Some months back I looked up the last baseball game at Sick’s Stadium, mostly because I was interested in finding out what happened to it after the Pilots left Seattle. I’ve since gone back and looked up the first baseball game at Sick’s Stadium, which is maybe too arcane to be of much interest: an awful lot of minor league stadiums were built and torn down in the 1900s, and it seems that Sick’s was not especially unique. But, since I got some pictures from Seattle newspapers about the game, which was on June 15, 1938, and featured the Rainiers vs. the Portland Beavers, I’m presenting them here. A preview feature:

The sports section cover and illustration:

A vantage from the left-field stands:

And the game’s hard-to-make-out box score: the Beavers won, 3-1:

The construction of Sick’s cost $500,000, with 13,000 in attendance, and a couple hundred more sitting on “Tightwad Hill” outside the leftfield fence.

Published in: on May 6, 2011 at 1:07 pm  Leave a Comment  
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Lou Gehrig’s Farewell Speech on July 4, 1939

Here is the full text of Gehrig’s speech. The start and end are very well known, but I’m not sure how easy it is to find the middle of what Gehrig had to say about retiring. So, here is the speech in its entirety:

“Fans, for the past two weeks you have been reading about the bad break I got. Yet today I consider myself the luckiest man on the face of this earth. I have been in ballparks for seventeen years and have never received anything but kindness and encouragement from you fans.

“Look at these grand men. Which of you wouldn’t consider it the highlight of his career just to associate with them for even one day? Sure, I’m lucky. Who wouldn’t consider it an honor to have known Jacob Ruppert? Also, the builder of baseball’s greatest empire, Ed Barrow? To have spent six years with that wonderful little fellow, Miller Huggins? Then to have spent the next nine years with that outstanding leader, that smart student of psychology, the best manager in baseball today, Joe McCarthy? Sure, I’m lucky.

“When the New York Giants, a team you would give your right arm to beat, and vice versa, sends you a gift – that’s something. When everybody down to the groundskeepers and those boys in white coats remember you with trophies – that’s something. When you have a wonderful mother-in-law who takes sides with you in squabbles with her own daughter – that’s something. When you have a father and a mother who work all their lives so you can have an education and build your body – it’s a blessing. When you have a wife who has been a tower of strength and shown more courage than you dreamed existed – that’s the finest I know.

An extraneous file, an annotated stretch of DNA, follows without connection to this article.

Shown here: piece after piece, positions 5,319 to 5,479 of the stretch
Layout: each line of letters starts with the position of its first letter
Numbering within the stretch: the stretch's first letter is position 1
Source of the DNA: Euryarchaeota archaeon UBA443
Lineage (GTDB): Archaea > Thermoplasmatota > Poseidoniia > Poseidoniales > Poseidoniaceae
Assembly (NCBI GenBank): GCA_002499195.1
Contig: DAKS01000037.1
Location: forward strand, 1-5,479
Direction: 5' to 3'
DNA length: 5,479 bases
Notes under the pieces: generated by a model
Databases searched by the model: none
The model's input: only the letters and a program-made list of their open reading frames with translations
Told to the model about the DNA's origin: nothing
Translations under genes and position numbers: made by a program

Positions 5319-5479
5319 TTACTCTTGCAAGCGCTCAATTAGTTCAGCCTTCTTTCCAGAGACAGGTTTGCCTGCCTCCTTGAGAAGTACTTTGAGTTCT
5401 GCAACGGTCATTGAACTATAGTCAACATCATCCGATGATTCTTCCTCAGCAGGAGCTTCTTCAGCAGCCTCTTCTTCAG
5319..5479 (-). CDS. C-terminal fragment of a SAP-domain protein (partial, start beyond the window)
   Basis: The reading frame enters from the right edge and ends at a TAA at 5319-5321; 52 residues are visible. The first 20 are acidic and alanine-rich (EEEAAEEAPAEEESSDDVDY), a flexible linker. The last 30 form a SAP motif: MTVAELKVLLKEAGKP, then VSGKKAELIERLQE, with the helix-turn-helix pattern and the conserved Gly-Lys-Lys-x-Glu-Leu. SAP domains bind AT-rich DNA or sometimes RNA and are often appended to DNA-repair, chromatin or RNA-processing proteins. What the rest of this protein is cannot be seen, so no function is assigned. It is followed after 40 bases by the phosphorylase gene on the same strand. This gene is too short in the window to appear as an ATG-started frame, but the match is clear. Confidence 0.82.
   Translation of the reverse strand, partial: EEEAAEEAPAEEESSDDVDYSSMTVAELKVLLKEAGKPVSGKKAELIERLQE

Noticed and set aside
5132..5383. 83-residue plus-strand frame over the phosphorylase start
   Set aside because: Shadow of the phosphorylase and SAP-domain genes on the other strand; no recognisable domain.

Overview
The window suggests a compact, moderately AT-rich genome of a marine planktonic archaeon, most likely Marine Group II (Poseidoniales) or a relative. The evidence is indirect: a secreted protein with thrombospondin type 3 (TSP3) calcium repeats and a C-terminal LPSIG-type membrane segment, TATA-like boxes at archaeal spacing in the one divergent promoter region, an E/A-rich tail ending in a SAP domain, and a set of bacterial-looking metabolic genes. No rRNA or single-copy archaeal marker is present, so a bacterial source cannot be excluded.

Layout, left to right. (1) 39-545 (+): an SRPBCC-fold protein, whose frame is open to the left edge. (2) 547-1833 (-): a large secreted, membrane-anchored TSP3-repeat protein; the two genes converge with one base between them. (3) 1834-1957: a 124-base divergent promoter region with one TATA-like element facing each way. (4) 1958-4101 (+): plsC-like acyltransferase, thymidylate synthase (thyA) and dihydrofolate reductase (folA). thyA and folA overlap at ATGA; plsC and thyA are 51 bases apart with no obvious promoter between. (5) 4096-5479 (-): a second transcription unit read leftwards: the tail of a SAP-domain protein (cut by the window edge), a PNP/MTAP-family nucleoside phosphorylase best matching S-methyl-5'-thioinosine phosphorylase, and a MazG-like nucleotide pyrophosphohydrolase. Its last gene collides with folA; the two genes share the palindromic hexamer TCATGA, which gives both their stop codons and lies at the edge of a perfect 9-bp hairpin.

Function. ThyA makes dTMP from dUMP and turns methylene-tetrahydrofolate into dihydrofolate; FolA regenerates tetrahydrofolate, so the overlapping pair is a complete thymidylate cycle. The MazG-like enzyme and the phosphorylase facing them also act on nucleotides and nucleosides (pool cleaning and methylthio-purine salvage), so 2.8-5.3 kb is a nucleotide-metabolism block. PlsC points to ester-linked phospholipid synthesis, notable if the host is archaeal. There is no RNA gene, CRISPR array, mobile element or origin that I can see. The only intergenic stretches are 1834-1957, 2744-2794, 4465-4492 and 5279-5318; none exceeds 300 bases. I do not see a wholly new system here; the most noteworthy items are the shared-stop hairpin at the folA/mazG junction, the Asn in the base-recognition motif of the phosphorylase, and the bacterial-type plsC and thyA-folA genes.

“So I close in saying that I may have had a tough break, but I have an awful lot to live for.”

You can watch and listen to the speech at the lougehrig.com website.

As background for the speech, here’s part of a feature in the Bill Mazeroski Baseball Annual for 1995 that told the story of Gehrig’s career and, in this excerpt, the end of his consecutive games played streak on May Day 1939:

On May 1st, in Detroit, he went to see McCarthy in his hotel room. Gehrig was McCarthy’s favorite; he loved him like a son and it tore at him to see this great man so down. McCarthy wouldn’t remove Gehrig from the lineup and left it up to Lou. That night Gehrig asked to be taken out of the lineup and McCarthy agreed. At Briggs Stadium the next day, it was announced that Babe Dahlgren would be at first base in place of Gehrig. An unbelieving hush settled over the crowd. As captain of the Yankees, Gehrig brought the lineup card out to the umpires at home plate. He walked back to the dugout to an ovation—a tribute from the fans to a remarkable man. Gehrig went over to the water fountain and, taking a drink, started to cry. He sat in the dugout as the Yankees took the field and for the first time in fifteen years he was not one of them. McCarthy and Gehrig explained to the press after the game.

“I knew there was something wrong with him,” McCarthy said, “but I didn’t know what it was. His reflexes were shot. I was afraid of his getting hit with a pitched ball. That was my chief concern, to get him out of there before he was hurt. Lou just told me he felt it would, be best for the club if he took himself out. I asked him if he really felt that way, He told me he was serious. He feels blue. He is dejected. I told him it would be as he wished. Like everybody else, I’m sorry to see it happen. Fellows like him come along once in a hundred years.”

“I decided last Sunday night on this move,” Gehrig said. “I haven’t been a bit of good to the team since the season started. It wouldn’t be fair to the boys, to Joe, or to myself. It’s tough to see your mates on base and have a chance to win a ballgame and not be able to do anything about it. McCarthy has been swell about it all the time. He’d let me go until the cows came home; he is that considerate of my feelings. But I knew in Sunday’s game that I should get out of there. I went up four times with men on base. A hit would have won the game for the Yankees, but I missed, leaving five stranded. Maybe a rest will do me some good. Maybe it won’t, who knows? Who can tell? I’m just hoping.”

You can take a look at Gehrig’s performance in the eight games he played in 1939.

(There’s also a post on this blog about Gehrig’s prep career and Yankees debut, the time when he looked more like the man you see above.)

Published in: on April 26, 2011 at 10:30 pm  Comments (21)